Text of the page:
Open source worship: emerging opportunities and problems

One of my emerging projects is getting my head (and arms) around what might honestly be called “generic Protestant worship.”

This is an off-shoot of the intellectual thread that has occupied me lately, and finds its roots within Universalism at least as far back as the last third of the nineteenth century. How can we be a part of the “one, holy, catholic, and apostolic church”? How can we be deep and broad, while respecting the gifts this tradition has to be, and without becoming (or remaining) sectarian?

One solution (shared with the Unitarians) is to expand the question: when Christianity seemed too confining, how is it possible to be universally religious? Much of the last generation of Unitarian Universalism has been a meditation on this question. And not just Unitarian Universalism, but other experiments like, Open Source Religion 0.2 BETA. (I wonder what the stable release will look like?)

(Which might have something to do with Esperanto’s native religious movement, Hillelism [2009. new link] and here, too in Esperano, of course. I never did finish learning to read Esperanto! )

But I am a part of the Gospel of Jesus Christ, and it owns me. What Unitarian Universalism has created has shaped me in my convications. So back to my first point: how can as many Christians as possible live like they are the “one, holy, catholic, and apostolic church”? That points to worship.

In ecumenical years past, these negotiations were (and are) handled by select committees, delegated by denominations, to wrestle over doctrine, share worhsip forms, and commission Bible translation. With the demise of denominationalism, moves to (self-)empower laity, and the amazing changes in the ability of far-flung persons to communicate directly with one another, the usefulness and advisability of “think tank ecumenism” deserves to be questioned loudly. It certainly has contibuted to the organizational alienation of Christians within Unitarian Universalism from the Body of Christ.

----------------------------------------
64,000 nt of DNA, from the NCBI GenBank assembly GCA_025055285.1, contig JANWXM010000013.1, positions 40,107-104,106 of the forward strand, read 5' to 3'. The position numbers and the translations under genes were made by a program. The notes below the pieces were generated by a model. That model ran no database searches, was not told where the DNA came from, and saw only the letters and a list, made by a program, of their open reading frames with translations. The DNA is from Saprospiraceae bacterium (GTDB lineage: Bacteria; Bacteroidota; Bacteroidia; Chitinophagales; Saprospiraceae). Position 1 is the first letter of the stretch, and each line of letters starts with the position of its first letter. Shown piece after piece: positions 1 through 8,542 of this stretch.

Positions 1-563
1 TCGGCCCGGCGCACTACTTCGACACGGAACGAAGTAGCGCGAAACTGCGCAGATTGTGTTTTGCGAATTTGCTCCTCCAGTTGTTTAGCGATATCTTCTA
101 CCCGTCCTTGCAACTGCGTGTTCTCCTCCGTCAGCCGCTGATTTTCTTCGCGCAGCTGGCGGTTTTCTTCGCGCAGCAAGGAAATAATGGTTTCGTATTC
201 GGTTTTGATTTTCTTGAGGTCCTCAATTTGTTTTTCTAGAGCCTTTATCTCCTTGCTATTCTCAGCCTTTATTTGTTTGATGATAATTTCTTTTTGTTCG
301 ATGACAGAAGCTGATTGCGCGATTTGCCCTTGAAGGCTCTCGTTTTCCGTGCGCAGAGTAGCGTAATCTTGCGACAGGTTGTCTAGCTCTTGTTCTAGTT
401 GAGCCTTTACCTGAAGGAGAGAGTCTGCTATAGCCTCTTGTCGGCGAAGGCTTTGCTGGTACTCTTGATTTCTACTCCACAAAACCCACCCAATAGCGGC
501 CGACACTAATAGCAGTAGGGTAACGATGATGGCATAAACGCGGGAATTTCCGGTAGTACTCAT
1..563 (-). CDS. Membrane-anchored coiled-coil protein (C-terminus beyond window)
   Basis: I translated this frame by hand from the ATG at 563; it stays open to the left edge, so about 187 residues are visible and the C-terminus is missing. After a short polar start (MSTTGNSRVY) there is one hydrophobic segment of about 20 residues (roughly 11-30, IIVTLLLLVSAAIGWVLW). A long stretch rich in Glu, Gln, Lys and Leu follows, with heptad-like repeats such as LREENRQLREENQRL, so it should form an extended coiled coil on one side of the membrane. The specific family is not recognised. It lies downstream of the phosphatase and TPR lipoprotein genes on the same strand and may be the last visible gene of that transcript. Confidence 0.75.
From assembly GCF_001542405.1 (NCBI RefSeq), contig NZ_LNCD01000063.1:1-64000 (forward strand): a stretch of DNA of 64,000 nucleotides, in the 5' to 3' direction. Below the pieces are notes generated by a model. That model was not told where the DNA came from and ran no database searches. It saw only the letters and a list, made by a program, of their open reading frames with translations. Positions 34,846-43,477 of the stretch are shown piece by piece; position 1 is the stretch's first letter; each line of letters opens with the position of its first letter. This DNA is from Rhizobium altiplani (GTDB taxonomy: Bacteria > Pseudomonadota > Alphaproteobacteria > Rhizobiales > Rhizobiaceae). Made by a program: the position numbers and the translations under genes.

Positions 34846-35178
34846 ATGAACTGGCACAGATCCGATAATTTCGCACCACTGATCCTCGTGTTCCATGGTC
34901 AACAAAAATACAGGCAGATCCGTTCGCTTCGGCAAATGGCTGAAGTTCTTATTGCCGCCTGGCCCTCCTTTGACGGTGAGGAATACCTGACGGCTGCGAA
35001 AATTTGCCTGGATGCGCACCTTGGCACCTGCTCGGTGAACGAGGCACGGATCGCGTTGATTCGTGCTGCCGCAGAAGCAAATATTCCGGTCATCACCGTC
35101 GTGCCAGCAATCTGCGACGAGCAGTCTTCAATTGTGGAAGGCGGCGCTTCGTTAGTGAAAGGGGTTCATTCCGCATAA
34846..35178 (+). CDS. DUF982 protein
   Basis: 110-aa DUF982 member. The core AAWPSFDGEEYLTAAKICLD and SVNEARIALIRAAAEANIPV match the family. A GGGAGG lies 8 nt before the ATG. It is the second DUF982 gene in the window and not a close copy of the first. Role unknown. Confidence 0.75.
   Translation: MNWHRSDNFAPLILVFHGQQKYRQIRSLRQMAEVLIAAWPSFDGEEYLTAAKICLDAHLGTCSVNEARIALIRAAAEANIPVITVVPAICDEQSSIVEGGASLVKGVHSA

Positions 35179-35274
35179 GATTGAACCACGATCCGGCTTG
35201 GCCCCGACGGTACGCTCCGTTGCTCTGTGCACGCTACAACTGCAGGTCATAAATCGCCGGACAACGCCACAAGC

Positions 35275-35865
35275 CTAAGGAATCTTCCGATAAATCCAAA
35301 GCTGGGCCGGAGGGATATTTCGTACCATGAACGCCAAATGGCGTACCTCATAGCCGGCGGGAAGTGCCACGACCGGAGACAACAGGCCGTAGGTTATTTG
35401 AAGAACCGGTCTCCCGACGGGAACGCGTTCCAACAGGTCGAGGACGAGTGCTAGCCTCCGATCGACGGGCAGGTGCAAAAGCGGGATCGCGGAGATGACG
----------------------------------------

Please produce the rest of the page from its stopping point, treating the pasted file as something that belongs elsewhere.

I look at what is happening with open-source software, and see an interesting model: one that I do not fully understand.

While an open-source programmer can go back to an uncopyrighted source code and work from it unhampered, an open-source Christian has no such recourse. Is there a modern, ecumenically accepted English translation of the Bible outside of copyright? Same with the key canticles of the church, lectionaries, rites, and everything except perhaps some confessional documents. The one great exception is the Book of Common Prayer of the Episcopal Church, but that’s hardly neutral. Is the King James Version of the Bible the best, most common ground to work from?

So, in the interim, if I can’t use “the Christian source code” then

1. at least I can point to it, and use what I can within the bounds of “fair use.” Links to good, ecumenical or ecumenically-useful resources will appear in the new Open Source Worship feature.

2. I can learn about the options that licences, like those from Creative Commons, can offer those who want to share in an ecumenical project, and

3. I can start working on that ecumenical liturgy.

Know for sure that everything I develop and find will be disclosed here.

But a paroduct of “think tank ecumenism” will likely stand in the way of a broad-based grass-roots movement from taking off: intellectual property rights.

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